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Sons of the Father

With son Noah looking on in the foreground, Cypress Hathorn rolls a putt on 18 at Anniston Country Club to set up the Sunny King Charity Classic title he and Garrett Burgess (background) won in 2013. Noah and Burgess’ stepson Drennen Beam will chase the dream as SKCC teammates this year. (Photo courtesy Cypress Hathorn)
With son Noah looking on in the foreground, Cypress Hathorn rolls a putt on 18 at Anniston Country Club to set up the Sunny King Charity Classic title he and Garrett Burgess (background) won in 2013. Noah and Burgess’ stepson Drennen Beam will chase the dream as SKCC teammates this year. (Photo courtesy Cypress Hathorn)

Oxford, AL – Drennen Beam and Noah Cypress try to fulfill a legacy, following in their fathers’ footsteps to win Sunny King Charity Classic as first-time partners

By Al Muskewitz

Drennen Beam and Noah Hathorn are among the 206 teams that will tee it up Friday when the 43rd Sunny King Charity Classic gets underway at its three traditional venues, but it’s a good bet they’ll be the only team with a chance to fulfill a tournament legacy.

In 2013, first-time partners Garrett Burgess and Cypress Hathorn walked off the 18th green at Anniston Country Club as first-time winners of the Classic. Nearly a decade later their sons are hoping for some of the same magic. It remains to be seen if the new team can follow in their fathers’ footsteps, but the idea does get the dads pretty excited.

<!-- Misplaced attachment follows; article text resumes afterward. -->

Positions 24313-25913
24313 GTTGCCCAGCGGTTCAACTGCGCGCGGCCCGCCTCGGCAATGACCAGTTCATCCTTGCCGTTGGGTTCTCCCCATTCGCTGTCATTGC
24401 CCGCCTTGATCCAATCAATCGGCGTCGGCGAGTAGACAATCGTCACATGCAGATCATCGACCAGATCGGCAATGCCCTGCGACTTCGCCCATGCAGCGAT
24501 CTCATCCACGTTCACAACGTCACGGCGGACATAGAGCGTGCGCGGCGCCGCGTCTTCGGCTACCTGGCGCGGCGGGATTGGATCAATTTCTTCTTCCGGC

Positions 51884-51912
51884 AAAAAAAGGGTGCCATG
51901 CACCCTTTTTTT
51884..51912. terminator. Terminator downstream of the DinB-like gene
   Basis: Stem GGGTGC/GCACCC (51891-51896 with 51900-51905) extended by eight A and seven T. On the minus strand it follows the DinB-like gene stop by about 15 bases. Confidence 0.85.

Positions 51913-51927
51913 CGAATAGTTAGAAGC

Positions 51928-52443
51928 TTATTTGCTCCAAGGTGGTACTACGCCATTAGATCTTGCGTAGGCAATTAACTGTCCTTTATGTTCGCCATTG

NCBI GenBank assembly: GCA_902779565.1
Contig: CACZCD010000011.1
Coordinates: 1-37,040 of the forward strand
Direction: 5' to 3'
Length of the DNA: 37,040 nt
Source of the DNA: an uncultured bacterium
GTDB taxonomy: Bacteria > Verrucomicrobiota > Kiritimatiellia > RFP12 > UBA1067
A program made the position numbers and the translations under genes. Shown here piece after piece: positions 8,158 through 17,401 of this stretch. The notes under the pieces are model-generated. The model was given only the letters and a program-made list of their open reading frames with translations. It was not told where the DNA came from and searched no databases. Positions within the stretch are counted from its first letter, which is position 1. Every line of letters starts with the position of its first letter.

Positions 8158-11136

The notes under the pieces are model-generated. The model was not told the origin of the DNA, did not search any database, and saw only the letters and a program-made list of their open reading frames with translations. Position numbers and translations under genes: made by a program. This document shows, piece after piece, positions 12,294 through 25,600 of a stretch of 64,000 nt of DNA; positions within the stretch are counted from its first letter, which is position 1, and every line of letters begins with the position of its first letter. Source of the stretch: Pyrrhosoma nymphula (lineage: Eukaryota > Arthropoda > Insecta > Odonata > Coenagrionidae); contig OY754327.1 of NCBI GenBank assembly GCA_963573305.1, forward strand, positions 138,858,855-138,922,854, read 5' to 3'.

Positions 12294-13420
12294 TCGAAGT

“If you ask me, it’s pretty cool,” Cypress Hathorn said. “It says a lot for lasting friendships and it reminds me of all the memories and friends that golf introduced me to. What a great game in so many ways.” Beam, Burgess’ 25-year-old stepson, played golf at White Plains and Birmingham Southern, but is just getting back into the game after a couple years where it wasn’t as big a priority in his life. Hathorn, 22, played baseball at Pell City and Snead State and is “just starting to figure out” his golf game. They probably won’t be in the championship flight, but they will be playing in the championship flight rotation of courses

The year Burgess and Hathorn won the Classic, they just kind of got together to partner. The sons came together sort of the same way. “It was kind of just a spur of the moment thing this year,” Beam said. “We played in the Father-Son at Anniston with them. I’m not going to lie, it’s been a while since I‘d seen Noah play. Obviously, he’s upgraded a lot since college, he’s gotten a lot better and I needed a partner. I was like, well, let’s just see how this goes. So it’s going to be a shot in the dark and we’re going to have fun with it.”

The year they won it, Burgess and Hathorn trailed a record-setting scramble team after the first round, took the lead in the scamble at Cider Ridge and won by five over the defending champions. “It seems like we had a lot of good momentum and good things happen,” Burgess said. “We got one of those three days we brother-in-lawed with each other and everything went perfect. It was just fun to ride the rollercoaster that far. For us to win was kind of huge, kind of like the App State and Michigan (football) thing (in 2007), kind of coming out of nowhere.” [*** read more]

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